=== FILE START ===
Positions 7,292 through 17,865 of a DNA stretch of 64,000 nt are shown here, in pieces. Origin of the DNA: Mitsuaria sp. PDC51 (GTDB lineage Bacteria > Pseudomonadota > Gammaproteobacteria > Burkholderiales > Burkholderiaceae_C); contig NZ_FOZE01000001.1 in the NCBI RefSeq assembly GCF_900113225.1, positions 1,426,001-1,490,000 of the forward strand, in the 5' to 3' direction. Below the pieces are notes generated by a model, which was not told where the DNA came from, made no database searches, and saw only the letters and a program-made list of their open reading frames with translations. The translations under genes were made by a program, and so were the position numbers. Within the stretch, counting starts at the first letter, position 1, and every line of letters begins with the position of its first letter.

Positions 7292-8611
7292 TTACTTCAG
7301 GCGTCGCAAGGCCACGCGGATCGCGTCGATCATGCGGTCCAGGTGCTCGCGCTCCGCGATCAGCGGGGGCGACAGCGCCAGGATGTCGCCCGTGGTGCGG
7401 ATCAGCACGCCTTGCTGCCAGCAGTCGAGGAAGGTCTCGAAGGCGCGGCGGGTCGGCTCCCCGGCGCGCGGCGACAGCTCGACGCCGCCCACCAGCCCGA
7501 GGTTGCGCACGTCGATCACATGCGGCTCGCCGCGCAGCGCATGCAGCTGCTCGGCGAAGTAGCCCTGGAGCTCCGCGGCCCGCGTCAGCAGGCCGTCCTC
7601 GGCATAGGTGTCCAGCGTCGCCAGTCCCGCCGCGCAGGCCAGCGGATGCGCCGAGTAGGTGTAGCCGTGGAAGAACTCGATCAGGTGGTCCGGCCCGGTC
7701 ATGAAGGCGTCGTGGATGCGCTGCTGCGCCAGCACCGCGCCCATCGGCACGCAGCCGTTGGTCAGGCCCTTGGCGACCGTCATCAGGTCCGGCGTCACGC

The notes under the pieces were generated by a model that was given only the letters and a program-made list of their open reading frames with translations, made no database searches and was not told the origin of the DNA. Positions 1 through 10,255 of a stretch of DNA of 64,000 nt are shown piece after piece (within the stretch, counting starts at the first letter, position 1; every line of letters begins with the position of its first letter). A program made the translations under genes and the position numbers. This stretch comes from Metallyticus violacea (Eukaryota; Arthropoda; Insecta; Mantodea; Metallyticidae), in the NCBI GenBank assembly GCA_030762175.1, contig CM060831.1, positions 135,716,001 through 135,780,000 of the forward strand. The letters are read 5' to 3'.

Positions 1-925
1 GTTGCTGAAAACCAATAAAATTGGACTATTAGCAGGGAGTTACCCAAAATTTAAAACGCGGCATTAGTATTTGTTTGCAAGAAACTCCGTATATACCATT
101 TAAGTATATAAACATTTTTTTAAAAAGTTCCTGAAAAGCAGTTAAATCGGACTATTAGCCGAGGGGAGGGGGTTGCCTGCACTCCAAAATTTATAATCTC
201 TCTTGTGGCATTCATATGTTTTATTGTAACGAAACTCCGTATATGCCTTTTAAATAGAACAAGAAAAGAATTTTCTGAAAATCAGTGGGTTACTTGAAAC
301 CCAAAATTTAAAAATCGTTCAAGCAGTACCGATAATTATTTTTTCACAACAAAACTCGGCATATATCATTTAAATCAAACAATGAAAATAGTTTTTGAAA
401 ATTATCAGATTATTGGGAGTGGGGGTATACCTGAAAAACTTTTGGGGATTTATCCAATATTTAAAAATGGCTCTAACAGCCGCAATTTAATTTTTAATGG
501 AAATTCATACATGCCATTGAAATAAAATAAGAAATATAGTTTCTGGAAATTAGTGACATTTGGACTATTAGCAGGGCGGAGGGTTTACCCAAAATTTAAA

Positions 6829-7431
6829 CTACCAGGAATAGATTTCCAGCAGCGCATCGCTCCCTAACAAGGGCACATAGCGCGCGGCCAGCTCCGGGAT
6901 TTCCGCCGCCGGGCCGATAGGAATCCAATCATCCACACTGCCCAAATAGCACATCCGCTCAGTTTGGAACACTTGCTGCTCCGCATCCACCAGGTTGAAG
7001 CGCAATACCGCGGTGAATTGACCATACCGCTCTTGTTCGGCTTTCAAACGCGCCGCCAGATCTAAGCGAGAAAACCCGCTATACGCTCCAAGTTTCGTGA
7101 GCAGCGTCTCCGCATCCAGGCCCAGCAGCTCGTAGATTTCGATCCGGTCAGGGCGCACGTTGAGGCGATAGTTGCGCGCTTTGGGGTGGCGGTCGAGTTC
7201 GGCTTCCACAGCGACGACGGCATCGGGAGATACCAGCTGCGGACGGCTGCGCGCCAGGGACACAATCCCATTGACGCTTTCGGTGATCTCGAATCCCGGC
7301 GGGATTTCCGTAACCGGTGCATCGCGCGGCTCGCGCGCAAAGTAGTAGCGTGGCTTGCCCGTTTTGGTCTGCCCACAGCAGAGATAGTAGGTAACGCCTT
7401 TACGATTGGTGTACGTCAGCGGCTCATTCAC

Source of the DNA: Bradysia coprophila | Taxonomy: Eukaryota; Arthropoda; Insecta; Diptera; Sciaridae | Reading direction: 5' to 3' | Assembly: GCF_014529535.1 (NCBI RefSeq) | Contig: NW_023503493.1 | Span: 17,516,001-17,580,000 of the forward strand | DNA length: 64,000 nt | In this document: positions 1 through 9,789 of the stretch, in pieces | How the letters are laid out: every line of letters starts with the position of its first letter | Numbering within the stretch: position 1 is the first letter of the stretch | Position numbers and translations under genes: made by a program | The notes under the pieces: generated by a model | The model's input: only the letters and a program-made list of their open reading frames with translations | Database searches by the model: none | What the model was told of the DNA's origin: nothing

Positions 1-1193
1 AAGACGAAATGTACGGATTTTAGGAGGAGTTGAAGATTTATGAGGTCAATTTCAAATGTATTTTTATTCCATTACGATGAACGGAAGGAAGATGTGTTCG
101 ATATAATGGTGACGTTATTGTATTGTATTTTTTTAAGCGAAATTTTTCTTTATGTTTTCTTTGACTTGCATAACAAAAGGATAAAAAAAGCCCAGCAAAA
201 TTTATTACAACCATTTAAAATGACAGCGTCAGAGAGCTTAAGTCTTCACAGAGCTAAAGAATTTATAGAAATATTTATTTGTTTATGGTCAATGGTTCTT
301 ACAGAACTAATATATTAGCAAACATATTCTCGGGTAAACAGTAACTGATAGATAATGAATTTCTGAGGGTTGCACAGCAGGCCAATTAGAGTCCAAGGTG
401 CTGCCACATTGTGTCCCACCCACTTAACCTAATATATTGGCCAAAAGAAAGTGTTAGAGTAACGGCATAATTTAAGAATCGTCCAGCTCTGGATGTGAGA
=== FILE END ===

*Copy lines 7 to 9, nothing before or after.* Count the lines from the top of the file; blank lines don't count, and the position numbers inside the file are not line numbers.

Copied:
7601 GGCATAGGTGTCCAGCGTCGCCAGTCCCGCCGCGCAGGCCAGCGGATGCGCCGAGTAGGTGTAGCCGTGGAAGAACTCGATCAGGTGGTCCGGCCCGGTC
7701 ATGAAGGCGTCGTGGATGCGCTGCTGCGCCAGCACCGCGCCCATCGGCACGCAGCCGTTGGTCAGGCCCTTGGCGACCGTCATCAGGTCCGGCGTCACGC

The notes under the pieces were generated by a model that was given only the letters and a program-made list of their open reading frames with translations, made no database searches and was not told the origin of the DNA. Positions 1 through 10,255 of a stretch of DNA of 64,000 nt are shown piece after piece (within the stretch, counting starts at the first letter, position 1; every line of letters begins with the position of its first letter). A program made the translations under genes and the position numbers. This stretch comes from Metallyticus violacea (Eukaryota; Arthropoda; Insecta; Mantodea; Metallyticidae), in the NCBI GenBank assembly GCA_030762175.1, contig CM060831.1, positions 135,716,001 through 135,780,000 of the forward strand. The letters are read 5' to 3'.